THE UK automotive industry is facing its most difficult choice during this pandemic crisis – how and how soon to open up new-car showrooms to the public. On one side of the debate is a tragically high death rate, and on the other, an estimated daily cost to the nation of £61 million.
That figure comes from the Society of Motor Manufacturers and Traders (SMMT), which is calling for the government to lift restrictions and allow car dealerships to re-open for business. It’s a familiar plea, one heard all over the world as global economies collapse under the strain of enforced lockdowns. But, of course, the flipside of this coin is a death rate that most find unacceptable.
The SMMT, though, argues that the 4900 car dealerships in the UK are ideally placed to minimize the risk to consumers. The organisation has launched a campaign, 10 reasons to #unlockukauto, which argues for the supposed benefits of allowing UK dealerships to reopen to kick-start the market, which fell by a massive -97.3% in April.
The rationale is that car showrooms are generally large spaces and lend themselves more readily to social distancing.
Mike Hawes, SMMT Chief Executive, said, “Government measures to support the critical automotive industry during the crisis have provided an essential lifeline, and the sector is now ready to return to work to help the UK rebuild. Car showrooms, just like garden centres, are spacious and can accommodate social distancing easily, making them some of the UK’s safest retail premises.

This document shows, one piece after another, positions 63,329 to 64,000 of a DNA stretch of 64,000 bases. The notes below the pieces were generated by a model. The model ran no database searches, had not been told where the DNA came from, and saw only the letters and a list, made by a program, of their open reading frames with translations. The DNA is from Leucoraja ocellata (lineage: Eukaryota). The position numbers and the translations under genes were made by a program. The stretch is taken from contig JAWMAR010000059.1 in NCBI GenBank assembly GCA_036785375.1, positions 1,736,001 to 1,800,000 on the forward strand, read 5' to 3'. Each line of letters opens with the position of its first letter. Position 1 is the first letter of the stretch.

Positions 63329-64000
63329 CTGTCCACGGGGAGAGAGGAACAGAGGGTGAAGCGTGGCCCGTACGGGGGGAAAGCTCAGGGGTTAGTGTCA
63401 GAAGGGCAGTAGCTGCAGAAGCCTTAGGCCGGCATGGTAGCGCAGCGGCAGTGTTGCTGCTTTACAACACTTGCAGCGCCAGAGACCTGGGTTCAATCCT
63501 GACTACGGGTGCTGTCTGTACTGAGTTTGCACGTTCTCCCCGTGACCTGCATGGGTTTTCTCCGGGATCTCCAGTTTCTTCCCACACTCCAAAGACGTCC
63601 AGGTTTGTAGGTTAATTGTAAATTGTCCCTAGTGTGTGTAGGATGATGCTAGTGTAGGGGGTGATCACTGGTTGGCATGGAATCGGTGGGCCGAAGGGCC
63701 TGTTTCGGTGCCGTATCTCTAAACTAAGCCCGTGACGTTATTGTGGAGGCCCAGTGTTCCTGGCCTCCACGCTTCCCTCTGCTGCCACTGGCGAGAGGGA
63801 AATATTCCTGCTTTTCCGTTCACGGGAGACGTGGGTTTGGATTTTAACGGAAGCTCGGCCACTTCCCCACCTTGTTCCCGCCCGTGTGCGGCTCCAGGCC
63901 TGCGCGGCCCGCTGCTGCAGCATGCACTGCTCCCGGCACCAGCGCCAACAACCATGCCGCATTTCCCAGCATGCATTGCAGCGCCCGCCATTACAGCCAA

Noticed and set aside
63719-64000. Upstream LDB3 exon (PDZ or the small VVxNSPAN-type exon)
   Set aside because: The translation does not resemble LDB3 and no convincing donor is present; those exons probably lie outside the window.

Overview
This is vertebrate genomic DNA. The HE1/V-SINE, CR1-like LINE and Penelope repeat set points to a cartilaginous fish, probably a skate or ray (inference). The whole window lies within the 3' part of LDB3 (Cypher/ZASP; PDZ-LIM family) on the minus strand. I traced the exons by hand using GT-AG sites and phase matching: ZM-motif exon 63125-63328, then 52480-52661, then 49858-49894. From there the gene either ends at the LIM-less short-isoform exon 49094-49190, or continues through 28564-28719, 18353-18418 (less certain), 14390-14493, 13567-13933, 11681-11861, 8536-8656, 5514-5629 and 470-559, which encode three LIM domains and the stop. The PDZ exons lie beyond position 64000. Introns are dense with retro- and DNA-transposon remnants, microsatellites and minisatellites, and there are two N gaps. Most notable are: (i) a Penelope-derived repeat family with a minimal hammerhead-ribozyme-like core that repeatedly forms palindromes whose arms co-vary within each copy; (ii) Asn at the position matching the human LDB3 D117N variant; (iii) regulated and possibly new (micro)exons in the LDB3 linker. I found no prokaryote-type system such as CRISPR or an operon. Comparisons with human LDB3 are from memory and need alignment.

“Allowing dealers to get back to business will help stimulate consumer confidence and unlock recovery of the wider industry, boosting tax revenue and reducing the burden on government spending. Unlike many other retail sectors, car sales act as the engine for manufacturing and reopening showrooms is an easy and relatively safe next step to help get the economy restarted. With every day of closure another day of lost income for the industry and Treasury, we see no reason for delay.”
The SMMT claims that retailers are ready to reopen and have been preparing for weeks. New cleaning and test-drive processes, appointment systems and showroom layouts aim to keep customers and staff safe.
But as with any other retail enterprise, the acid test will be how confident consumers are to come out and engage with car dealerships. For many, it may just be too soon.